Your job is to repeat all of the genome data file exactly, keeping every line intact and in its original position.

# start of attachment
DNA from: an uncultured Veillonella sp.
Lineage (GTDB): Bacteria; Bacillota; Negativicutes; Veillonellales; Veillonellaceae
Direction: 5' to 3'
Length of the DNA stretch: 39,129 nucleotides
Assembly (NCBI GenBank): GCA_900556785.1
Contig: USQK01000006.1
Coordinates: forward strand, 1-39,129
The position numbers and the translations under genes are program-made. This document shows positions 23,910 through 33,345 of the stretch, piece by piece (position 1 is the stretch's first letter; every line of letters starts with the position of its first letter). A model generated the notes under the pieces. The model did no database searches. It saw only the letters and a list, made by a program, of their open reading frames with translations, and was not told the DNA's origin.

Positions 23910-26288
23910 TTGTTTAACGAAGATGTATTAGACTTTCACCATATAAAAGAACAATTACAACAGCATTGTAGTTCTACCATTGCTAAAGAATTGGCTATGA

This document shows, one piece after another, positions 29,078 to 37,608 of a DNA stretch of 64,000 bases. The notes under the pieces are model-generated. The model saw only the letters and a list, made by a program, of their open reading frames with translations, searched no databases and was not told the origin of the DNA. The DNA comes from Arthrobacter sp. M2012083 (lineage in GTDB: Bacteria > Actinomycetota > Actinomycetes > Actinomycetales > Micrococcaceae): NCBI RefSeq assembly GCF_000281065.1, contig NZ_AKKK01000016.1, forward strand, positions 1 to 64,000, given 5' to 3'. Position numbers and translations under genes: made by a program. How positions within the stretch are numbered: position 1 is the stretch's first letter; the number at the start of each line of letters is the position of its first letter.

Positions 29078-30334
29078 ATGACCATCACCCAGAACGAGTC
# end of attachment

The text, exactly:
DNA from: an uncultured Veillonella sp.
Lineage (GTDB): Bacteria; Bacillota; Negativicutes; Veillonellales; Veillonellaceae
Direction: 5' to 3'
Length of the DNA stretch: 39,129 nucleotides
Assembly (NCBI GenBank): GCA_900556785.1
Contig: USQK01000006.1
Coordinates: forward strand, 1-39,129
The position numbers and the translations under genes are program-made. This document shows positions 23,910 through 33,345 of the stretch, piece by piece (position 1 is the stretch's first letter; every line of letters starts with the position of its first letter). A model generated the notes under the pieces. The model did no database searches. It saw only the letters and a list, made by a program, of their open reading frames with translations, and was not told the DNA's origin.

Positions 23910-26288
23910 TTGTTTAACGAAGATGTATTAGACTTTCACCATATAAAAGAACAATTACAACAGCATTGTAGTTCTACCATTGCTAAAGAATTGGCTATGA

This document shows, one piece after another, positions 29,078 to 37,608 of a DNA stretch of 64,000 bases. The notes under the pieces are model-generated. The model saw only the letters and a list, made by a program, of their open reading frames with translations, searched no databases and was not told the origin of the DNA. The DNA comes from Arthrobacter sp. M2012083 (lineage in GTDB: Bacteria > Actinomycetota > Actinomycetes > Actinomycetales > Micrococcaceae): NCBI RefSeq assembly GCF_000281065.1, contig NZ_AKKK01000016.1, forward strand, positions 1 to 64,000, given 5' to 3'. Position numbers and translations under genes: made by a program. How positions within the stretch are numbered: position 1 is the stretch's first letter; the number at the start of each line of letters is the position of its first letter.

Positions 29078-30334
29078 ATGACCATCACCCAGAACGAGTC